Thursday, March 30, 2017

Tip Thursday - Body Language

When listening to an opponent speak pay attention to your body language. Studies have found that when a nonspeaking debater expressed continuous disagreement or disbelief in what their opponent was saying, by frowning, head shaking, mouthing rebuttals... the audience tended to view them as deceptive and the speaker as truthful. Some times speakers will use negative body language in an attempt to sway the audience to their point of view.

Studies like the one above indicate that if you are unaware of your body language you may be inadvertently influencing the perception of your audience - in a less than desirable direction. When listening to others pay close attention to what you may be inadvertently communicating - ensuring that your body language is delivering messages of your choosing!

Thursday, March 23, 2017

Tip Thursday - The Brain Game

When it comes to the way that we tend to think, there are a number of biases and fallacies we
regularly fall into that have a highly influential effect upon our actions. One such bias is the Optimism Bias, which is a cognitive bias leading us to believe we are less at risk of experiencing a negative event than is someone else.

Smokes believe they are less at risk of cancer than are other smokers, drivers believe they are less likely to be in a car accident than others, traders believe they are less likely to lose money than their peers. The optimism bias influences many of the choices we make over the course of our lives, if not our days. However, overly positive assumptions can lead to miscalculations and poor choices like a failure to save for retirement, neglecting health issues or making a bad investment.

However, the optimism bias can also serve to motivate us and give us hope. As with all things, there is balance. Learning to recognise when our optimistic biases are leading us to make choices that don't serve us in the long term allows us to choose differently - ideally better. Conversely, there will be times when our optimistic tendencies will serve us well and should be allowed to instill us with the hope we need to persevere.

The challenge is in learning to differentiate the two.

Monday, March 20, 2017

What's the State of Your Skills?

You've been in your current role, and with your current employer, for a fair number of years now. Though the work may not always have been challenging the years have been busy, your coworkers enjoyable to be around and the pay has been more than fair. You are both comfortable and happy.

Things seem like they are going well. Until... your company gets bought out, you and your coworkers are let go and you are now looking for work. Although you have done well and been praised for the work you have done over the years, you are finding that new employers are looking for skills beyond those that you have. The industry shifted and moved. You did not.

It can become easy and comfortable to get so caught up in the day-to-day activities of work that we fail to notice the gentle and slow erosion of our skills until, suddenly, we find we are woefully out-of-date and sadly viewed as lacking. Remaining current and competitive takes work and focus, requiring us to ensure that we remain consciously competent in what we are doing, not operating at the unconscious or habitual level.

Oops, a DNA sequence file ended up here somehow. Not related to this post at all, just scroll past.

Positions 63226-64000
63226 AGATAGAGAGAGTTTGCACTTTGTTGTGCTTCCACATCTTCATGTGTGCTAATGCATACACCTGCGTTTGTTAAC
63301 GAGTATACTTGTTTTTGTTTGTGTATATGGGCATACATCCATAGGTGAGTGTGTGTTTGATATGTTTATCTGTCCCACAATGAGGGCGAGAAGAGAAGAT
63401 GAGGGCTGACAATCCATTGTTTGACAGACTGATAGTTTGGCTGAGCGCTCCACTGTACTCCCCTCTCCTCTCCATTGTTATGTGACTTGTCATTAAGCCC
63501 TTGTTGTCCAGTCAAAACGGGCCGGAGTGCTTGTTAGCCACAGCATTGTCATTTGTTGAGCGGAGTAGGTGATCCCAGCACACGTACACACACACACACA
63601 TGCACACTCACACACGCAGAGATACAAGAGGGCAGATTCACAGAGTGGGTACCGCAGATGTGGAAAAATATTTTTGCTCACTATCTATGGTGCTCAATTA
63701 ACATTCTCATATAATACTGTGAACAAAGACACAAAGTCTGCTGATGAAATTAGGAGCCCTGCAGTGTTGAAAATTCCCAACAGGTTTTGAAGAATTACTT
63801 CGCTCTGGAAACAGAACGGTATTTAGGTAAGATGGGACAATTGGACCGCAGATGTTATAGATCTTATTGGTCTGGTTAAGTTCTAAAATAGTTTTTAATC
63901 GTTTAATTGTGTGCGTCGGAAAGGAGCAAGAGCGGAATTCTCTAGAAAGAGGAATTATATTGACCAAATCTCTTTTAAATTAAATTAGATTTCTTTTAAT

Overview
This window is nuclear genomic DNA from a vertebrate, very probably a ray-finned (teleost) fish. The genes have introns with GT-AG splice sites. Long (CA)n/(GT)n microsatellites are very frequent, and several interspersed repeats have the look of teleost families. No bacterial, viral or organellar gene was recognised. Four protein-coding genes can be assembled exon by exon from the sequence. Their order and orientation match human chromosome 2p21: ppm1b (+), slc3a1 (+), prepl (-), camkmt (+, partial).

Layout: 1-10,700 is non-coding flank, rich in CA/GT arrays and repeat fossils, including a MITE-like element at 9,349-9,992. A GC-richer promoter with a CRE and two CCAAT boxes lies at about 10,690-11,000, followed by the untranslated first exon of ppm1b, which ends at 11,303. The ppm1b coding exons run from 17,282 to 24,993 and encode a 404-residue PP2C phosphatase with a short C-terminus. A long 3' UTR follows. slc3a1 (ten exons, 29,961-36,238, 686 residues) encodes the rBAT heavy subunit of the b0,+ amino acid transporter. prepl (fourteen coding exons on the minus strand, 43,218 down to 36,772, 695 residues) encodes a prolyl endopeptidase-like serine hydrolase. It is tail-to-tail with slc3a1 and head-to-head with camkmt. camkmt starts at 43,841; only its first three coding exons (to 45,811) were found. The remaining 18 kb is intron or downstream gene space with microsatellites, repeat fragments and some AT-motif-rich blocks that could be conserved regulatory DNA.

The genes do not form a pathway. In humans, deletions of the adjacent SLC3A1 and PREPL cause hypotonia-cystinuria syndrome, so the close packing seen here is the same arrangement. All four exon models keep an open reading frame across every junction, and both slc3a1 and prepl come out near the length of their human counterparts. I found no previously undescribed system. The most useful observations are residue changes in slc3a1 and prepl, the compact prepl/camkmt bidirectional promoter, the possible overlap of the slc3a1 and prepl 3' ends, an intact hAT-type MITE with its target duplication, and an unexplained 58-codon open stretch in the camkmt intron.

When we operate through habit we do what we have always done. We rely upon the skills we have. They got us to where we are and may be more than enough to meet the day-to-day needs of the role we have, but they are not going to be sufficient to meet the demands of the future - or of a future employer.

Sometimes working for one employer can be deceptive. If they, as an organization, are not committed to development, we may find ourselves feeling like we are growing, because our title advances, without ever recognising that our skills are not keeping pace. Their policy to hire from within, their comfort with the known, their reliance on the tried and true may mislead you into believing that it's enough, until one day when it isn't.

You owe it to yourself (and perhaps to your mortgage) to ensure that you remain competitive, that your skills will allow you to compete in the job marketplace should you unexpectedly find yourself there. Regardless of whether your current employer requires your skills to be updated, you do and should. The following are some of my top suggestions to help you sand off some of the rust that may be developing on your existing skills and to maybe add in a couple of bright shiny new ones.

  • Start by taking a skills inventory. Yes you can begin by listing all of the skills you have, but I urge you to spend some time reviewing the online Job Boards, reading the search requirements for those in your current role. If you found yourself looking for work today, what skills are they are asking for that you have? Which ones are you missing?  These are the gaps you should actively work on filling now. They are skills that will not only help you be competitive in a search, should you find yourself needing to be, but they will enhance the work you are currently engaged in, adding more value to the work you do.
  • Network with an eye to gaining insights into how others are approaching challenges within their organizations. What are they doing, how are they doing it, what skills are required to do that? Learn from the approaches of others, about best practices, about skills they are using that you could hone up on, about new systems, ideas, and processes.
  • Consider a reverse mentoring opportunity. We often look to mentor young people entering our organization, helping them to learn from our experiences. Consider instead what you can learn from them. Their approaches are often vastly different but may be more indicative of the 'new' ways work will get done. Use them to help you get and stay current. What do you need to know about new technology, social media, online networking and chatting? They have a wealth of information that you need - consider your mentoring a two-way exchange.